The Guardian profiles one of the greatest heroes on the planet today, Ayaan Hirsi Ali (thanks to all who sent this in):
Hirsi Ali’s recommendations to the Labour policy unit were blunt and radical: close all 41 Islamic schools, put a break on immigration and change article 23. Jaws hit the table. The reaction she got indicated how badly she had started trampling on taboos. Job Cohen, who would emerge as one of the key bridge-builders in Dutch-Muslim relations, suggested that Hirsi Ali focus on integration. Influenced by the events of September 11, however, she began to publish articles arguing that Islam was not capable of integrating into a society that was itself not very good at integration. Furthermore, she concluded, if you looked into the condition of women in Muslim communities you found an intractable problem, one which liberals and multiculturalists refused to address. “I called it the paradox of the left,” she says. “On the one hand they support ideals of equality and emancipation, but in this case they do nothing about it; they even facilitate the oppression.”…
So is Hirsi Ali tarring all Muslim cultures with one definition of the meaning of Islam? “People who ask me that question assume that geography is more important for Muslims than what is contained in the holy Qur’an. Of course the circumstances in which people live in Turkey are different from those in Morocco or Somalia. But when it comes to the relationship between men and women, in all these countries there is a red line of the woman being subordinate to the male. And most Muslim men justify this subordinacy with the Qur’an. There are so many meanings Europeans miss. We Muslims are brought up with the idea that there is just one relationship possible with God – submission. That’s Islam: submission to the will of Allah. I want to bring about a different relationship, in which you say, ‘Dear God, I would like to have a conversation with You.’ Instead of submission, you get a relationship of dialogue. Let’s just assume it’s possible.”…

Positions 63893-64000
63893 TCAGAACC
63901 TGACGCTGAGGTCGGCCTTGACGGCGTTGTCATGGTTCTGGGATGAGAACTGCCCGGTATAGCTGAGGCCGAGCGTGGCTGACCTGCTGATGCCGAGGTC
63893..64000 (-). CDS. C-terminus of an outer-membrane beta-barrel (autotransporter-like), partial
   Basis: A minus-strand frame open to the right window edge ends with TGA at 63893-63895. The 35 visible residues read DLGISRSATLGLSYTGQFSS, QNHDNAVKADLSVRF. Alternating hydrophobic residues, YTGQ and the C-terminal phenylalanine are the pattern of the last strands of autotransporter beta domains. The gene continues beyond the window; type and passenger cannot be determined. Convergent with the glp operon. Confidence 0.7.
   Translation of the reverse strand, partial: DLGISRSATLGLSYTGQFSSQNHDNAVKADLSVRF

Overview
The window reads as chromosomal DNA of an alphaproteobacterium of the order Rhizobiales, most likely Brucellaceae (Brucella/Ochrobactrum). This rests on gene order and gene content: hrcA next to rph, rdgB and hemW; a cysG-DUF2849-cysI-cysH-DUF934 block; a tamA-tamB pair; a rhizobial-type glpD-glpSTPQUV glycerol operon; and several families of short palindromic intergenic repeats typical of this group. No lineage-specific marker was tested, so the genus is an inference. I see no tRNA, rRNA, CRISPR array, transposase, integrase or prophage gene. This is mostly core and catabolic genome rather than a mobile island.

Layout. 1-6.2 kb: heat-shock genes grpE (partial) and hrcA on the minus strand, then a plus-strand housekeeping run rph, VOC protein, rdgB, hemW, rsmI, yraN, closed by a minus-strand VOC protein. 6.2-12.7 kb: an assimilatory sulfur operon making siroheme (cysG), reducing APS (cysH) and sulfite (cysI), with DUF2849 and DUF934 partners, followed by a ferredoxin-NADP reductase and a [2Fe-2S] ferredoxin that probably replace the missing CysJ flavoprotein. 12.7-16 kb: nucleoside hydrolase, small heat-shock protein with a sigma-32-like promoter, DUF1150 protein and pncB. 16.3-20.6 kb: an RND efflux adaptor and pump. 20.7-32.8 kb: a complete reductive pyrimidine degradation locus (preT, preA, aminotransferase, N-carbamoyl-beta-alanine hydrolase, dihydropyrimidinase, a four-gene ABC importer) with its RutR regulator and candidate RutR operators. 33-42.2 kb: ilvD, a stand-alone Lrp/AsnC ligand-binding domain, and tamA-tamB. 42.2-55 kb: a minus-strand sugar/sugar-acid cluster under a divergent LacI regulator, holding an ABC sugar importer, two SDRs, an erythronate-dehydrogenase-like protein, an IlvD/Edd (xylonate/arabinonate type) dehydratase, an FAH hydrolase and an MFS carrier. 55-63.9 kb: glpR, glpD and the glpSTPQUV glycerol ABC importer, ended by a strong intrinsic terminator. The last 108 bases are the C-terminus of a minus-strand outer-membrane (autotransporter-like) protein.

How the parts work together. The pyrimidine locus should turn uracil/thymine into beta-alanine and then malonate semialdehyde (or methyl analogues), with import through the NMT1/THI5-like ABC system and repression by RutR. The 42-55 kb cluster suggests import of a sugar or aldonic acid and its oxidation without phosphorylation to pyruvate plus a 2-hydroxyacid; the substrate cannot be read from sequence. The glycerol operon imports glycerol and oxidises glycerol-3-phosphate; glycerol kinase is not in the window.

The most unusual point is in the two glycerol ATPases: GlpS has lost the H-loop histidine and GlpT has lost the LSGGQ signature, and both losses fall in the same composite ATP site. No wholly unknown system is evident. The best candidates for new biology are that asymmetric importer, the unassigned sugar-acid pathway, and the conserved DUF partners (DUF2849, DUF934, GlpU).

It is painfully moving to think of this smart, quiet Somali woman, who looks so small walking away between her bodyguards, believing herself to be dangerous. But she is. Anyone who wants to work with her will have to calculate the risk. “I don’t want somebody else to be murdered,” she says. “But if I stop doing what I’m doing, it will be like another murder. That’s the real trauma, perhaps, the thought of going through what happened to Theo van Gogh again. We told each other we would make part two, and the thing that keeps me going is the thought, ‘I have to do it, I have to do it, I have to do it.'”
Read it all.
I recently got an email from someone claiming to be Ayaan Hirsi Ali’s cousin. This person wrote: “I read your interview with Ayaan Hirsi. I know her, she is my cousin.We are from the same tribe and i have lived in holland for 10yrs. The strange thing is that her views on islam are not the views that i have. i feel sorry for her because it seems to me that she went through a rough life. I do understand why she says what she has said, however this is not what islam is. I am afraid that she has confused religion with culture.”
I responded: “OK. What do you think of Qur’an 4:34, just for starters?”
No reply from “cousin.”